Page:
'Slot rule' for cod annoys, study finds

23:10, Jan 27 2013

A university researcher surveying recreational blue cod fishermen says they "just want rules that make sense and are fair".

Alyssa Thomas, originally from the United States but a Wellington resident for the past eight years, identified a gap in the knowledge around the contentious fishing regulations and is trying to fill it as part of her Victoria University environmental science PhD studies.

She decided on the project because there was not enough research that drew on the experience of Marlborough Sounds fishermen when it came to setting the rules, with the Ministry for Primary Industries relying on statistics- based science research, she said.

"I hope my research will fill in the blanks and show the Government what the fishers think.

"I want to find out why some are following the rules and others are breaking them. Do they think the rules are fair? Do they think they're working?"

Ms Thomas, 32, has been visiting boat ramps and marinas in Picton, Waikawa and Havelock since the start of the year to talk to fishermen, and is running an online survey. So far she's had about 100 responses and is hoping for at least 100 more. "The more the better, as that will carry more weight."

She planned to compile the results after March and return by July to share her findings before presenting them to the ministry, which she hoped would take them seriously.

"We need to take in the human aspect and I don't feel that the ministry has done that. The ministry has done some scientific studies on the size and number of blue cod but nothing has been done from a social science perspective."

The ministry released figures in October compiled by the National Institute of Water and Atmospheric Research during a study in 2010 on blue cod in the Sounds that showed the numbers were bouncing back after a complete ban on blue cod recreational fishing from 2008 to 2010.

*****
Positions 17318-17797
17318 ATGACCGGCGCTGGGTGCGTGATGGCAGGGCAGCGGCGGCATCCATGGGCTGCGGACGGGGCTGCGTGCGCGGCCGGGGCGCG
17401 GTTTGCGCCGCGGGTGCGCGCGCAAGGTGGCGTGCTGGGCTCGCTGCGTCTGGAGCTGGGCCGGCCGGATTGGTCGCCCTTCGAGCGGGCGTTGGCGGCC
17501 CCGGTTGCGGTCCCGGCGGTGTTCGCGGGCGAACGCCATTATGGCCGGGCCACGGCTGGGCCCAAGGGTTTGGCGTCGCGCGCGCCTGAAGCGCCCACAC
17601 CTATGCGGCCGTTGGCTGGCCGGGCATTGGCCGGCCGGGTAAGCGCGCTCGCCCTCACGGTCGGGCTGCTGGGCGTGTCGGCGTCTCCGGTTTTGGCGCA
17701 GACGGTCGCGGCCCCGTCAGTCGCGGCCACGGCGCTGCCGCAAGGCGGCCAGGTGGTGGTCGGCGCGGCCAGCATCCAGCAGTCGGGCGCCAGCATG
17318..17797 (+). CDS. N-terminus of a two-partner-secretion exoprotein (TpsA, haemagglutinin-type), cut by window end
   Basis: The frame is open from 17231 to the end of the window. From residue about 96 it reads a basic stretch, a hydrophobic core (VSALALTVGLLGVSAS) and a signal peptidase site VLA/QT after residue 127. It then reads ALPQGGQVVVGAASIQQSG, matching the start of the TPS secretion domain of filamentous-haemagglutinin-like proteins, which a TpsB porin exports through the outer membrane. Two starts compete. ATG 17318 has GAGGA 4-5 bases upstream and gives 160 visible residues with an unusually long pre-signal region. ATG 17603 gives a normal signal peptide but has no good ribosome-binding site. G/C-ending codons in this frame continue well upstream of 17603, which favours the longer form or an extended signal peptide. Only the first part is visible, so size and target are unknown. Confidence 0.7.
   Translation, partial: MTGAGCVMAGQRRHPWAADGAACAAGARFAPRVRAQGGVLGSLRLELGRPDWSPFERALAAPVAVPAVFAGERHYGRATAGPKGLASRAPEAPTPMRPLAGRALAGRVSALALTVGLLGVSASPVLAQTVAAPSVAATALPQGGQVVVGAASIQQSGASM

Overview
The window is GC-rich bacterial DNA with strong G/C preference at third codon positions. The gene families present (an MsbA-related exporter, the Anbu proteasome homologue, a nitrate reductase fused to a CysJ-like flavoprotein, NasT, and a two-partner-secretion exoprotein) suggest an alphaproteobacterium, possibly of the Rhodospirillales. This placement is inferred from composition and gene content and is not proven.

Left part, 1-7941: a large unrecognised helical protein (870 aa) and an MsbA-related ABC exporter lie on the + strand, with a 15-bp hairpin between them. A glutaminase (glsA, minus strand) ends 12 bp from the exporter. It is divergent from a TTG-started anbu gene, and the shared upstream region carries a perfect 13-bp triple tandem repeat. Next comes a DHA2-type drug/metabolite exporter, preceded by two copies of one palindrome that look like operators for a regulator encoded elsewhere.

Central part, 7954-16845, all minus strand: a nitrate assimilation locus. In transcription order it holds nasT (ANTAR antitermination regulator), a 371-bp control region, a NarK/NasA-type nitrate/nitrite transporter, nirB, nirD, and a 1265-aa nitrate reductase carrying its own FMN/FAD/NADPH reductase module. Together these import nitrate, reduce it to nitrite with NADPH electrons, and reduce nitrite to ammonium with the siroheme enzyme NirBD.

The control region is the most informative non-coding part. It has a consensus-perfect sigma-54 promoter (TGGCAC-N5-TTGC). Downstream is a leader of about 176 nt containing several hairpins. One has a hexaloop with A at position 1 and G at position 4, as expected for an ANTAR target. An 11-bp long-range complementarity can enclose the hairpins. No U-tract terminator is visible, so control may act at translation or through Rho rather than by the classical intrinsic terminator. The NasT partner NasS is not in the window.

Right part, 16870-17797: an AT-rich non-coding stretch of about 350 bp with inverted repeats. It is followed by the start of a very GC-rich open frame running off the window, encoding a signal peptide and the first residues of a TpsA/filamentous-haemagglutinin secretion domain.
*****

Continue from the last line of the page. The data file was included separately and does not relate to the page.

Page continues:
One of the rules introduced when the ban was partially lifted in 2011 was a 30-35cm "slot rule"; fish outside that range must be returned to the sea. It is the rule that is breached the most.

Ms Thomas said her results so far showed that the slot rule was the most problematic regulation, with fishermen frustrated and unhappy about the number of big cod being thrown back to an uncertain fate.

"Sure, many fishers know how to handle them well but as they have also pointed out, cod are greedy. They often swallow the hook - no matter what size - and in that case you can't do anything. Evading the shags is another issue the fishers face with the discarded fish."

Many thought the slot rule was doing more harm than good, and had told her that a lot of people from other areas no longer made visits to the Sounds to go fishing because of the rules.

"The fishers are not opposed to having strict regulations. They want to see the cod population maintained so their kids and grandkids can go fishing. They just want rules that make sense to the fishers and are fair to recreational fishers."

The online survey could be done over several sessions, she said, and was confidential. For more information contact her at alyssa.thomas@vuw.ac.nz, or go to the survey at http://vuw.qualtrics .com/SE/?SID=SV_6AuY3AasfpKRmMR